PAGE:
BWW Reviews: THE PROGRAM ASSISTANT at Capital Fringe Explores Post-Grad Life in DC

BWW Reviews: THE PROGRAM ASSISTANT at Capital Fringe Explores Post-Grad Life in DC

It wasn't so long ago that I was one of those 20-somethings in DC armed with an international affairs degree, and ready to get my first 'real' job in this city of power and prestige. In that sense, I was probably a solid audience member for John Krizel's contemporary look at post-grad life in DC, The Program Assistant. However, while Krizel has a solid idea at the center of The Program Assistant - and one that's likely to resonate with at least a portion of the local Capital Fringe audience - he has a ways to go before the script and the resulting production matches the strength of the baseline idea.

When we meet Charlie (Abigail Casey) and Laura (Katie Ryan), they're newly minted graduates of George Washington University. They're confident that their internship experience, Arabic skills, and experience abroad will put them in good standing in finding employment in DC. With a new apartment and some eagerness to find full-time employment to pay for said apartment, they set out on a job search with the goal of finding one in their career field in three weeks (because, you know, that's realistic in this career field). Charlie, in particular, has to meet this goal to satisfy her parents. When the two girls apply for the same program assistant job at the Office of Trafficking in Persons at the State Department - and one gets it (the one - go figure - without experience in the subject area) - it complicates their friendship. One starts out a career at State and another works at a restaurant with their other friend, Rachel (Amanda Spellman - the only actor who displays any kind of pizazz and presence in the cast). As they meet and are influenced by new co-workers along the way, the two girls learn valuable lessons about the challenges of post-grad life in DC. They begin to take a closer look at what they really want their futures to look like both personally and professionally.

Even if one puts aside some of the unrealistic components of the script (particularly, you know, the time it takes to get a job in the US Government, the way hiring is conducted, the nature of business/turnover at State), what we have - at least in terms of execution - is a not particularly interesting story filled with not particularly interesting people. While it may be necessary to have the two cookie cutter (though probably somewhat relatable) girls at the center of the story for the script to work, watching them go about their lives can only be interesting for so long because the script lacks any punch. Additionally, the co-workers that enter their lives - the State intern with high level connections (Paul Lysek), the restaurant worker who eschews the value of higher education (Steve Isaac), and the yoga-loving and always traveling mid-level State Department employee (Milica Bogetic) - fall into neat stereotypes and only exist as a means to propel the two girls' mundane (yet sometimes implausible) stories along.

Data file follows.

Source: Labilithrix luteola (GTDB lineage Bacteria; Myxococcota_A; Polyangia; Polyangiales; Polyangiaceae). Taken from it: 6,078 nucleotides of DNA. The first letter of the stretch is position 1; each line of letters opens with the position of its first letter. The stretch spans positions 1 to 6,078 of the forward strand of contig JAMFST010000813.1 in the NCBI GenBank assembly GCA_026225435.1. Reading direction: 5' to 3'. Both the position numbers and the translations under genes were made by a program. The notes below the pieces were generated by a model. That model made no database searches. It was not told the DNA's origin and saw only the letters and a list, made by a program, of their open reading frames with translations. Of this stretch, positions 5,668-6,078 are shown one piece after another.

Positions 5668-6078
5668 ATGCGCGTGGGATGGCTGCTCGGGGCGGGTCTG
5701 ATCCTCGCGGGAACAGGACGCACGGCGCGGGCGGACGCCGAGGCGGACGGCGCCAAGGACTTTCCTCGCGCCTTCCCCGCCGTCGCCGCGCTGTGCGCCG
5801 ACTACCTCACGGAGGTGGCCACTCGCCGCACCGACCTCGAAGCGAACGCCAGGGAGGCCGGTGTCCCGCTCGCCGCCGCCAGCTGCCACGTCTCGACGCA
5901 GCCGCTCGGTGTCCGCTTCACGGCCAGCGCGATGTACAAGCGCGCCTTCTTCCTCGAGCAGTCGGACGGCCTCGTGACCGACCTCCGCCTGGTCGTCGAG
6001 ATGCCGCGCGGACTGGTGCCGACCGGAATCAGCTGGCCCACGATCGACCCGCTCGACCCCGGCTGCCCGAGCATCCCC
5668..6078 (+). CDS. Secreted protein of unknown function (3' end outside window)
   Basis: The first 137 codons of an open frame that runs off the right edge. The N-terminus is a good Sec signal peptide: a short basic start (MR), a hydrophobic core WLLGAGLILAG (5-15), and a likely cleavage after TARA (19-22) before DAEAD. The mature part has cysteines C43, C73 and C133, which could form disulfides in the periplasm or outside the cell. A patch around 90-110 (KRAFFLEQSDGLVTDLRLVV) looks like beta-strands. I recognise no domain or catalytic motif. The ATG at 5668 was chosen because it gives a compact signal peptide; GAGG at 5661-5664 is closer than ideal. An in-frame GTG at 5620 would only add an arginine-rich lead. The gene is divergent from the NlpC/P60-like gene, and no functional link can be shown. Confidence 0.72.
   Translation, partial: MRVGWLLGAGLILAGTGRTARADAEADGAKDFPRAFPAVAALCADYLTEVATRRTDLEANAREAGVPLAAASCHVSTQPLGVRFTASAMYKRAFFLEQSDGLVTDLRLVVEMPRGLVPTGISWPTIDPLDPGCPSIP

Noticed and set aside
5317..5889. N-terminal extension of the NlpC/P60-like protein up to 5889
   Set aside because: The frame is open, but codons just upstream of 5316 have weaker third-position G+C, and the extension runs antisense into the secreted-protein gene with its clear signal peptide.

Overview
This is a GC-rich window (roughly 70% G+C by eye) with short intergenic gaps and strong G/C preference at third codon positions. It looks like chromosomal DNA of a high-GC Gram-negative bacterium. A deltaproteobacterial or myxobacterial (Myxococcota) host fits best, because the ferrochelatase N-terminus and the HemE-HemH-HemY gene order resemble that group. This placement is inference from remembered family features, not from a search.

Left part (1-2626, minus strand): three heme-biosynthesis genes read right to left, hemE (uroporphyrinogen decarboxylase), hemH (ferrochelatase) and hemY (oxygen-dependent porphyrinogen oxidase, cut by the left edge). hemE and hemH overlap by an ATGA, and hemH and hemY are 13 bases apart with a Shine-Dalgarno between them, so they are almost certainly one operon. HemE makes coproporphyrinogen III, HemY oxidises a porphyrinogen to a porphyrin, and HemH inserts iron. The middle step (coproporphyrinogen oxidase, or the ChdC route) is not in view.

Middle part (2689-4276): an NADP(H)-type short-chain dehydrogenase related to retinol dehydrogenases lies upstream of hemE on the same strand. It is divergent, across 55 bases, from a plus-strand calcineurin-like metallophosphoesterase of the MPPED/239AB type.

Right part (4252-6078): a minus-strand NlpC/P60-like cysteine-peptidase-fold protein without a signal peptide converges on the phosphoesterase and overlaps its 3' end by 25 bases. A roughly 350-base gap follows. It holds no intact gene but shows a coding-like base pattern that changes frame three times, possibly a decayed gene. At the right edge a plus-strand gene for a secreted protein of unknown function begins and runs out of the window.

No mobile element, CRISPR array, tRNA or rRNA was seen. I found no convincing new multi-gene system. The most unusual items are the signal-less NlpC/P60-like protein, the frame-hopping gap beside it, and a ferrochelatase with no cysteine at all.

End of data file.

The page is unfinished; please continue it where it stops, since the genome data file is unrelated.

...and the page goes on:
A decision to tell the story in a series of quick scenes broken up by blackouts and seemingly complicated set changes is undoubtedly a poor one. While it's unclear removing them would make the show any more interesting, their inclusion does make for a choppy production filled with fits and starts. It's entirely possible that removing them would shorten the bloated runtime to less than an hour. While Ryan and Casey are completely adequate, they don't have much to work with in terms of their characters. If I am supposed to believe the two are so supremely qualified for work in their field of interest (and one beat out hundreds or even thousands for a State job), are among the best George Washington University has to offer, and have a drive to do amazing in their career no matter the odds, it didn't work out so well.

As far as the technical aspects, the use of projections featuring social media status updates did well to get a few laughs and further emphasize these girls are living in the here and now. However, even those sometimes humorous status updates about #statedepartmentproblems could not save the show from being duller than dull.

Running Time: 75 minutes.

"The Program Assistant" is being presented as part of the Capital Fringe Festival at the Redrum at Fort Fringe - 612 L Street, NW in Washington, DC - through July 27. For show schedules and ticket information, consult the show page on the Capital Fringe website.

Graphic: Courtesy of Capital Fringe website.

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From This Author Jennifer Perry

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